While this condiment or seasoning or whatsoever you’ll like to call it can be classified based on their main ingredient, that form of classification most often at times go unnoticed. It is most times only noticed when a recipe calls specifically for it or when one is searching for a gluten free miso paste or for a miso paste with a main ingredient they aren’t allergic to.

So what then is the popular classification?

This condiment is popularly known by its colors. So most recipes would usually call for light or red or mixed miso and not mugi miso and the likes.

Based on the color of the paste, we have 3 primary colors and 1 secondary color, lol.

  1. White miso
  2. Red miso
  3. Yellow miso
  4. Mixed miso – the secondary color miso.

These colors do not arise due to some tweaks in the making process or due to the addition of any ingredients. The different colors are as a result of the fermentation process. The fermentation period could be as short as three months or as long as a year or more. It depends on how patient you are and on how you want your condiment.

The fermentation process not only affect the color, it also affects the flavor and taste of this seasoning. How? You would just have to hold on for a little while. We’ll come back to this but after you learn how to make your own homemade fermented miso paste with just the three miso paste ingredients.

How to Make Miso Paste – The Most Efficient way!

The most difficult part about making this condiment is that you would have to learn the art of patience. It will take at least 3 months before you would be able to use it. At 3 months old, the flavor is mild and the condiment is sweet rather than being salty. If you could wait for 6 months, that will be great for you and for your future usage of the Japanese seasoning.

To make, you need only 3 ingredients that’s excluding the water that you will need. Also a large container of about 2 kg or more will be needed for the miso paste recipe that I’m about to share with you. You will also need a plastic bag, a weigh scale, and a lid.

Ingredients:

  • 500 g of dry soybeans
  • 500 g of rice Koji (or Koji rice or just Koji as it’s referred to by some persons)
  • 250 g of salt
  • Water

These ingredients will make approximately 1.8 kg of fermented miso paste.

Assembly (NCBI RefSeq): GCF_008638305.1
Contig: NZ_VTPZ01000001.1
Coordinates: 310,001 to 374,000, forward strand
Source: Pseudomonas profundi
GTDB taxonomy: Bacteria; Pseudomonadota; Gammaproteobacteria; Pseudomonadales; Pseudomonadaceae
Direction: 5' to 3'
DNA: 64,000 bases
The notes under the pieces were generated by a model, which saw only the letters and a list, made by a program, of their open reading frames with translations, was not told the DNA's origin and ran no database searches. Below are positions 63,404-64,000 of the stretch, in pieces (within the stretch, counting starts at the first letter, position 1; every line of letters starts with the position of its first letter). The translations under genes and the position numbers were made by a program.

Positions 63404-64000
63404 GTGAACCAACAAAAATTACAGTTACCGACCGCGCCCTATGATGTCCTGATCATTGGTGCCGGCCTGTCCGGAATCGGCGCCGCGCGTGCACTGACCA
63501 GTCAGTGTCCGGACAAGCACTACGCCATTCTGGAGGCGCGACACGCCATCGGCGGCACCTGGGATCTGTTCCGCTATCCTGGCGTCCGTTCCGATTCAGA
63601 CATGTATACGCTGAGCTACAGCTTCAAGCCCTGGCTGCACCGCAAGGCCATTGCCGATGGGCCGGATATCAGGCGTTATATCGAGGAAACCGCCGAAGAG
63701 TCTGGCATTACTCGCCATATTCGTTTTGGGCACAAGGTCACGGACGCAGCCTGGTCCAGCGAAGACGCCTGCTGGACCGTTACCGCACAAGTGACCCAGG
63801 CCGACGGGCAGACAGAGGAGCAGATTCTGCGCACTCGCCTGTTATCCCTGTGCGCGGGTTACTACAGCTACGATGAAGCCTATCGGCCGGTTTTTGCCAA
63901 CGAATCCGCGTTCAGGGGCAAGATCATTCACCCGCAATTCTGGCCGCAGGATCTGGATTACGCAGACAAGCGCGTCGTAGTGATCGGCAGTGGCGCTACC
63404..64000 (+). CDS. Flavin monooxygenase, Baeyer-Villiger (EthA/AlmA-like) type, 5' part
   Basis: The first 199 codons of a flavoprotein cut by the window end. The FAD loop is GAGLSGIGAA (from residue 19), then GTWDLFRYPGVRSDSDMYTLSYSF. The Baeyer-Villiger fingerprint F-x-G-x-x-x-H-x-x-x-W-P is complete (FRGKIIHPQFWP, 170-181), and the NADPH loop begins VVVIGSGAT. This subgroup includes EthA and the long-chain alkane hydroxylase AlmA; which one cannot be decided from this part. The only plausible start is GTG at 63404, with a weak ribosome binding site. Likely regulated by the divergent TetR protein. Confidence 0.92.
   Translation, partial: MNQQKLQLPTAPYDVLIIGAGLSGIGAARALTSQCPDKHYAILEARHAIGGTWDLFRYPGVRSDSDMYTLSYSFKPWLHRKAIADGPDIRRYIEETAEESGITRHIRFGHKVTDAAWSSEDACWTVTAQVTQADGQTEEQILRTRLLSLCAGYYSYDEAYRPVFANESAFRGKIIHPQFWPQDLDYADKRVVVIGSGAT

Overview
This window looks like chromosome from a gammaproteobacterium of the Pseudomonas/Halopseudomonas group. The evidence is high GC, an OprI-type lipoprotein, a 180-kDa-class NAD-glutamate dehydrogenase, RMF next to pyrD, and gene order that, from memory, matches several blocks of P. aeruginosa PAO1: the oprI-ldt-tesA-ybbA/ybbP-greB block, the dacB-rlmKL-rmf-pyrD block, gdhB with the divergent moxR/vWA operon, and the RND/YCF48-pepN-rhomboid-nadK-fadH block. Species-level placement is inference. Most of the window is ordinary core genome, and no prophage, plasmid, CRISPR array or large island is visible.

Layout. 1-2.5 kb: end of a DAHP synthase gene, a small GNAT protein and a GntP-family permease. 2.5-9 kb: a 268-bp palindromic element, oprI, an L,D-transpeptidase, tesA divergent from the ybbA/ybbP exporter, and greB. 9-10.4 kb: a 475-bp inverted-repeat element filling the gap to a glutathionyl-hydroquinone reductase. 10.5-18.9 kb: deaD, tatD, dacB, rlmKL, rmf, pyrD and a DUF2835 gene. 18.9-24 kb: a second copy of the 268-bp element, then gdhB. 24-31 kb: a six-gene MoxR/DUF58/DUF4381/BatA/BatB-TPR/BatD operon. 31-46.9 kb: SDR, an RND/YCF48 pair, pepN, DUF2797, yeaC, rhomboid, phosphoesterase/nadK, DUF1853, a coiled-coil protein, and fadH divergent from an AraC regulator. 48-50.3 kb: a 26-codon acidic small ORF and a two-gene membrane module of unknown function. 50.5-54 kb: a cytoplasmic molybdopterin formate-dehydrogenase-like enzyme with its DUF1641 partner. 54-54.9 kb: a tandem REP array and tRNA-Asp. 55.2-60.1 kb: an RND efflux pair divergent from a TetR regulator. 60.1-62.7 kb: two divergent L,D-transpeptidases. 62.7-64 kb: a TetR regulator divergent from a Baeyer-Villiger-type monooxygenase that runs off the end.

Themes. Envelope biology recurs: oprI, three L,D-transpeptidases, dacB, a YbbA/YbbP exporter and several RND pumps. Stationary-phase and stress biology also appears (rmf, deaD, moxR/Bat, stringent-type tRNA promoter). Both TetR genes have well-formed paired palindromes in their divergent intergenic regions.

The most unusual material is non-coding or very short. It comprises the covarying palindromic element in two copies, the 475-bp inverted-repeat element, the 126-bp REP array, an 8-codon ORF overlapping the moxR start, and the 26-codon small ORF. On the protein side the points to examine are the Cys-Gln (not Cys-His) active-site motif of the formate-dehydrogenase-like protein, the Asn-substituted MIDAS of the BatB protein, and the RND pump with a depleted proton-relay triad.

Tip: The amount of salt to be used is not exactly predetermined, that’s why you have the scale to help you with it. To calculate the quantity of salt, do this:

Salt = (weight of the mashed cooked soybeans + weight of rice koji) x 0.12 / 0.88

Or you could just use an online calculator especially if you don’t have a scale lying around.

The Best Miso Paste Recipe You Can Find

  1. The first thing to do is to wash your dry soybeans properly. Wash under running water, after which you soak them in water about four times the amount of soybeans. Soak for at least 16 hours and at most 24 hours.
  2. After the soak time has elapsed, drain the water from the beans and boil for about 4 hours. If you are using a pressure cooker, the time will be significantly shorter than that. If you are using a pressure cooker, the boiling process should take about 30 minutes or so.
  3. While your soybeans is being cooked, mix together your salt (keep about 10 percent of the salt for later) and rice Koji in a large mixing bowl. Mix well and then, set aside.
  4. Once your beans is done, remove from heat and prepare to mash it up. Your beans is done if only you can easily squish a bean using just your finger tips. If it isn’t soft enough to be squished, leave for a little while.
  5. After removing from heat, drain the water and mash the beans immediately. You can mash with a stand mixer with an attached mincer or with a potato masher or basically with anything that can get the job done.
  6. After mashing, turn the mashed soybeans into a bowl large enough to hold the Koji and salt mixture which be added to it. Then mix all three ingredients properly. You can add a little water if you deem it necessary.
  7. Line the container with the plastic bag and then, make baseball sized balls, that is miso balls from your miso mixture and place the balls compactly (to eliminate air bubbles) in the lines container. Your miso balls should be firm enough not to break.
  8. Smooth out the top surface once you are done arranging the balls and clean up any smear on the plastic bag.
  9. Then, sprinkle the remaining salt over the top of the miso mixture. This mixture weighs about 1.8 kg so you will need to place a weight that’s 20 % of 1.8 kg on the mixture. Salt in a ziplock bag would work well or a wrapped lid.
  10. Then cover the container with its lid. Keep the container in a cool dark place and don’t forget to write the date on the lid.
  11. 3 months later, check up on your mixture, turn it with a ladle, smooth out the top surface and cover it up like you did before. Then store for another 3 months before checking up on it again.